By Andy Eide
SEATTLE – A process that began over a decade ago, and seemed dead in the water on several occasions, was finalized Monday before enthusiastic applause.
The Seattle City Council unanimously voted, by an 8-0 count, to approve a plan allowing the Oak View Group to remodel Key Arena in the hopes of luring an expansion National Hockey League franchise to Seattle. The Oak View Group is privately funding the $700 million-dollar project and hopes to begin construction as soon as possible.
“It’s a good moment,” OVG’s Tim Leiweke said Monday. “It’s the beginning of the journey, it’s not the end of the journey. We have a lot of work to do and now we get to go do the work.”
The packed Council chamber was littered with hockey sweaters as many of the area’s fans wanted to be there to see the moment for themselves. With the arena deal approved the spotlight now shines on the Seattle Hockey Partners and CEO Tod Leiweke who will be leading a contingent to make a formal presentation to the NHL’s Executive Committee in New York on Oct. 2nd.
That meeting is still a week away and on Monday, hockey fans were excited to be one giant step closer to having a team in Seattle to root for.
“This is incredible,” local hockey fan Kelly Goscinski said. “I tried not to tear up sitting there, this is finally going to happen. We’ve been waiting for this. We’re from New Jersey, big Devils fans, but to be able to have something here that’s our very own is incredible.”
Goscinksi is not only a hockey fan, she’s also a hockey Mom, coach, and president of the Washington Wild. The Wild is an all-girls youth hockey program and has been a consistent supporter at City Hall meetings during this arena process.
The Seattle NHL ownership group has been active in reaching out the Wild and other youth programs in the area during the entire process. Goscinksi feels that having the NHL in Seattle will only benefit her organization, and others.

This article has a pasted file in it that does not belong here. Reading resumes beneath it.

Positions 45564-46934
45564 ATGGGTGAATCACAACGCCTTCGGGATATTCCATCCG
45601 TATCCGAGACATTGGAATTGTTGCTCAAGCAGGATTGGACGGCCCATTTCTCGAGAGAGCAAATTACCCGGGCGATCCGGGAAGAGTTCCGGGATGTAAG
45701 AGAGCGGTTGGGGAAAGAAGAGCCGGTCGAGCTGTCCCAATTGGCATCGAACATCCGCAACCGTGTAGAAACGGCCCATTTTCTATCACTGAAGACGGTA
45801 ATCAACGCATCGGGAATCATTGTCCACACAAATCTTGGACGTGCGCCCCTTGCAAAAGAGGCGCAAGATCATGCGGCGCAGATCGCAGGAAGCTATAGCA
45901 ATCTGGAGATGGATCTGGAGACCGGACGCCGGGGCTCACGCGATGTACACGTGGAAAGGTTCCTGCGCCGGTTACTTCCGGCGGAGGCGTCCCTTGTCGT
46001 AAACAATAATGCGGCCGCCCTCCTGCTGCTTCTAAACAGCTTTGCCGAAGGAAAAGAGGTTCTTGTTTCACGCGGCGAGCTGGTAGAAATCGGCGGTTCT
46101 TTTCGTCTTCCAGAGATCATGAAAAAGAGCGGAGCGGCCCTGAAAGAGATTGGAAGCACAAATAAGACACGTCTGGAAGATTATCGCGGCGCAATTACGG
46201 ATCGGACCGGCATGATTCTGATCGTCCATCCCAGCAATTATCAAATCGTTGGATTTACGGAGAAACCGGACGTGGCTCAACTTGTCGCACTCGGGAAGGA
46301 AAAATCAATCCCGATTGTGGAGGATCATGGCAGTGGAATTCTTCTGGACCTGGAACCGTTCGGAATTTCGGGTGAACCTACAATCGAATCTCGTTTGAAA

“This is going to grow the sport for youth and girls tremendously,” she said. “Especially when they see they have a local option for girls right here in their own backyard. They can go watch the NHL play and then come out and do it themselves.”
Several members of the University of Washington hockey team were in the chambers on Monday as well, decked out in their Huskies sweaters.
Hockey is a club sport at Washington and the players have a great passion for the sport.
“I grew up in the Seattle area and I’ve always thought it was weird that we didn’t have an NHL team,” Washington junior Ethan Stark said. “All the big cities do and I’m just super excited. Right as I’m getting out of college we’ll have a team and I’ll actually maybe have some money to go watch them.”
Stark wasn’t the only Husky hockey player who was thrilled with the arena news.
“Today’s awesome,” Mason Friedman, a senior center for the Huskies added. “I’m a Seattle transplant myself, I got here for college, but just seeing the city’s response to the ticket drive, it’s awesome. There’s a ton of hockey fans here, they’re eager to have a team. I’m eager to have a team here. Hockey is just a great sport.”
Tod Leiweke has been quick to express his appreciation for the local hockey fans, and community, on several occasions.
So, it was not a surprise to hear him Monday, reflecting on what the local support has meant to him and to the process as they began working with the City of Seattle.
“The support from the city was awesome,” he said. “But on March 1st, the support of the fans was truly the epic day for the NHL. 32,000 fans placed their deposits and we owe them a lot. Today is the beginning of the pay back for all those fans that had faith back then. We intend on paying them back.”
Monday was a great day for hockey fans in the Pacific Northwest. The last political hurdle with the city was cleared, a hurdle that felt like it would never be overcome.
But, before fans can start dreaming about team names and colors, there is still some work to be done. Leiweke, the ownership group, and Seattle Mayor Jenny Durkan will head to New York on Oct. 2nd to make the big pitch.
When they’re in the room with the NHL, Leiweke says he’ll be there for the fans.
“They were the biggest dreamers of all,” he said. “They placed deposits without a team name. They placed deposits without an agreement with the city and you know, I feel a little emotional about them today. I have worked for the fans here for two other teams and they have never let me down. We’re pledging to them today, we’re not going to let you down. We’re going to bring this home.”